If you know something about this book you’ll know that the one thing that sets this book apart is the black and white photography featured in it. The story isn’t too bad either. Yet the entire book appears to be centred on the vintage photography really. A cursory search on the internet confirms it.
Jacob grows up listening to his grandfather’s stories of life as a boy during World War 2. And even though there is some military fighting mentioned, it mostly has to do with fighting monsters, a home for children with peculiar powers, and a headmistress who can sometimes turn into a bird. In the beginning Jacob listens to these stories with wide-eyed wonder, but as the years go by and Jacob’s reasoning skills kick in, his grandfather’s stories are too fantastic to be true. Upset with his grandfather for having lied to him, he confronts him and is slightly surprised when his grandfather’s response is a quiet “okay”.
Several years later, Jacob is now 16. One day while he is at work he gets a call from his grandfather who is extremely agitated about someone having found him and trying to kill him. Worried that his grandfather may be losing his mind, he decides to check on him. But when he gets there he finds the house ransacked and no sign of his grandfather.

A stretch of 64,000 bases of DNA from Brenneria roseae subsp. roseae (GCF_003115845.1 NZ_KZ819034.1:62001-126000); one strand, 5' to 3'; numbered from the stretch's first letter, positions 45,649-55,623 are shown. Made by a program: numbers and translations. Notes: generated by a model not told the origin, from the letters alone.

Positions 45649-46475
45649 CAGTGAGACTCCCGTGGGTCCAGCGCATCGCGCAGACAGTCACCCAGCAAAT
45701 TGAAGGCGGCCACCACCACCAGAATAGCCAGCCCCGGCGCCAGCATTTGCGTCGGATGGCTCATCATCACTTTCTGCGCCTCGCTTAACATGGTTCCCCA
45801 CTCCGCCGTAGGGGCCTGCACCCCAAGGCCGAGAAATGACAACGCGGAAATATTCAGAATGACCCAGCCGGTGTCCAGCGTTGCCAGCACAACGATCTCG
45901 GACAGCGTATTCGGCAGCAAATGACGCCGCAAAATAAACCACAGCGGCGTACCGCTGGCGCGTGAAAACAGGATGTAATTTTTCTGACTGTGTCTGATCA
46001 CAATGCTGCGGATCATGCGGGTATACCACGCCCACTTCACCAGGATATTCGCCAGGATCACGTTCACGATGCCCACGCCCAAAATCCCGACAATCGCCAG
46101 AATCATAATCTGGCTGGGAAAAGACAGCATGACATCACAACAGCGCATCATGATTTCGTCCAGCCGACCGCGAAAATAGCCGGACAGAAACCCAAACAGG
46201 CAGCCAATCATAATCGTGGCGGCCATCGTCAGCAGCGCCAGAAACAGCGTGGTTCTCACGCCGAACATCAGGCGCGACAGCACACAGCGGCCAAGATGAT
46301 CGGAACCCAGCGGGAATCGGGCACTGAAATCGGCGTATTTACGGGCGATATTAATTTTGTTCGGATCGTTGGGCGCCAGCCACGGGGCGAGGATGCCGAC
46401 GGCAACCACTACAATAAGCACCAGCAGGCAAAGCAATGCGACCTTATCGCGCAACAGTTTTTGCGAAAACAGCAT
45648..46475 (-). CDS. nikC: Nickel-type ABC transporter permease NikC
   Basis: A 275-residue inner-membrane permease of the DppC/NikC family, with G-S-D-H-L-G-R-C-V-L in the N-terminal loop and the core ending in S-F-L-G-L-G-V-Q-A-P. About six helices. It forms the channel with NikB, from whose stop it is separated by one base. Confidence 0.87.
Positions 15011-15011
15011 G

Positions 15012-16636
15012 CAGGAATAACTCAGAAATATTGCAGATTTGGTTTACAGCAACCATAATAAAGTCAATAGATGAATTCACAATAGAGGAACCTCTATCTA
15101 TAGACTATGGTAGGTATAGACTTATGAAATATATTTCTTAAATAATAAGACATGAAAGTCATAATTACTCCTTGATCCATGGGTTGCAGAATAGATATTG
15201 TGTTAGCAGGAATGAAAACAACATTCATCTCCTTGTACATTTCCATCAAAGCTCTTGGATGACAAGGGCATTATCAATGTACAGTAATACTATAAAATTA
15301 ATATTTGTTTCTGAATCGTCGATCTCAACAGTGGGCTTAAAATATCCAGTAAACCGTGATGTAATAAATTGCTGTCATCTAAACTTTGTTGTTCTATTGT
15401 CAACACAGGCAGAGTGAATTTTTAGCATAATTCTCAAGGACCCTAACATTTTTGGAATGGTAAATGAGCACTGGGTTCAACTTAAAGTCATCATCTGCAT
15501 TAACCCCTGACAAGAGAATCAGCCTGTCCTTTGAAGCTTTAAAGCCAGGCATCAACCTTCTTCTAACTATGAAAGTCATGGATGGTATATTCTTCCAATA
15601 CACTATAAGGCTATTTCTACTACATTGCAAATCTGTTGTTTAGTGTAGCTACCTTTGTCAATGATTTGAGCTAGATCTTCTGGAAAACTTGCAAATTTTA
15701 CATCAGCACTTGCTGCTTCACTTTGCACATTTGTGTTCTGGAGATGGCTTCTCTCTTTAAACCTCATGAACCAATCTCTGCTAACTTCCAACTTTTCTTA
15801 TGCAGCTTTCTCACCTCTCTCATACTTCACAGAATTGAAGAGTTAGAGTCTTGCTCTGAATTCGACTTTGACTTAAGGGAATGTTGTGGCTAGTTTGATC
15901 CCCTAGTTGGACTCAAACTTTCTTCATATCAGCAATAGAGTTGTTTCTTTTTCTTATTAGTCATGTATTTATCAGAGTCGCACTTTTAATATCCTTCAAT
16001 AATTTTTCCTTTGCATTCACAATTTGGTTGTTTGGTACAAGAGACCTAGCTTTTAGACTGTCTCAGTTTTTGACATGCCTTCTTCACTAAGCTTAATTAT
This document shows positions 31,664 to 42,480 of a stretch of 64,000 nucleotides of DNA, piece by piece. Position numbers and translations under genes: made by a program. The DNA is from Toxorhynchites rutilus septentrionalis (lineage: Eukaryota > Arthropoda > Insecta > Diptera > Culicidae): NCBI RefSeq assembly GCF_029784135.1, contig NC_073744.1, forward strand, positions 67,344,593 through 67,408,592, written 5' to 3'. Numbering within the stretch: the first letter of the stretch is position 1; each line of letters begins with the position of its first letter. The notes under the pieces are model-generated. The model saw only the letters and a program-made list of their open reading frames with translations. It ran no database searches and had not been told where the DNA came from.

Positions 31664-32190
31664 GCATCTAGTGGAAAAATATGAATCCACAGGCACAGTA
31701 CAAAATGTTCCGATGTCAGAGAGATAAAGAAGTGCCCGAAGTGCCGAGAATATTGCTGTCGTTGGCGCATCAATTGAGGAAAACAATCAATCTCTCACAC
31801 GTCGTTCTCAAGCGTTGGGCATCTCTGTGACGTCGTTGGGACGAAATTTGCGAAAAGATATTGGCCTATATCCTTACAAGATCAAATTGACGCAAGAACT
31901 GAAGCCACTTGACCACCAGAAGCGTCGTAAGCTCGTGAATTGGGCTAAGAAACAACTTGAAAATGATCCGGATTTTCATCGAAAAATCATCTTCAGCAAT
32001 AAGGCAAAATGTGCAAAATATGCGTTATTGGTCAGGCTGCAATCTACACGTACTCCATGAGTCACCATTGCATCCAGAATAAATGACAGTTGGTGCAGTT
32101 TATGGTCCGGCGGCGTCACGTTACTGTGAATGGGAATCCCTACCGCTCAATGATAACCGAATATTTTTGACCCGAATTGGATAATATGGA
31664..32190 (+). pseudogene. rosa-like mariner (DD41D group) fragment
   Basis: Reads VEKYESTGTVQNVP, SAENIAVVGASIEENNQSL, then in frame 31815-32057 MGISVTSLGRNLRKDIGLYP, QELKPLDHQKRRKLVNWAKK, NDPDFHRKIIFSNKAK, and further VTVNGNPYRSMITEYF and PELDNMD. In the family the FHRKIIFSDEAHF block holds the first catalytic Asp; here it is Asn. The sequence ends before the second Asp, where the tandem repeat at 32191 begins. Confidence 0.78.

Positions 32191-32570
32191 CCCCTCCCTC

A little while later Jacob discovers his grandfather dying in the woods. His intuition tells him that whatever killed his grandfather is not natural. Plus Jacob did see something strange in the woods that day that no one else saw.
Jacob realizes that he has a lot of questions about his grandfather and he doesn’t have a clue where to begin searching for answers. He finally decides to visit a small island off the coast of Wales, the island where his grandfather lived as a refugee during the holocaust.
The first few pages of this book are dope and I thought I would be addicted until the last page. But halfway through I found myself contemplating putting this book down incomplete. After I was through with the book I realized why: I’m a reader who enjoys a good book uninterrupted by pictures, however amazing the pictures may be. In fact, I tend to gravitate more towards a good story than outstanding pictures. Like I’d said in the very beginning Miss. Peregrine’s Home for Peculiar Children is most popular for it’s amazingly spooky photography and not really its story. As far as the writing is concerned, for a story based on a couple of vintage photographs, it’s written well though after a point it fails to hold the reader’s attention on its own.
If you’re a fan of unusual photography, the supernatural, and a hint of morbidity, this book will not disappoint. This book is so popular that it is even being made into a movie. There is also talk of a sequel, probably based on more photographs from the writer’s collection.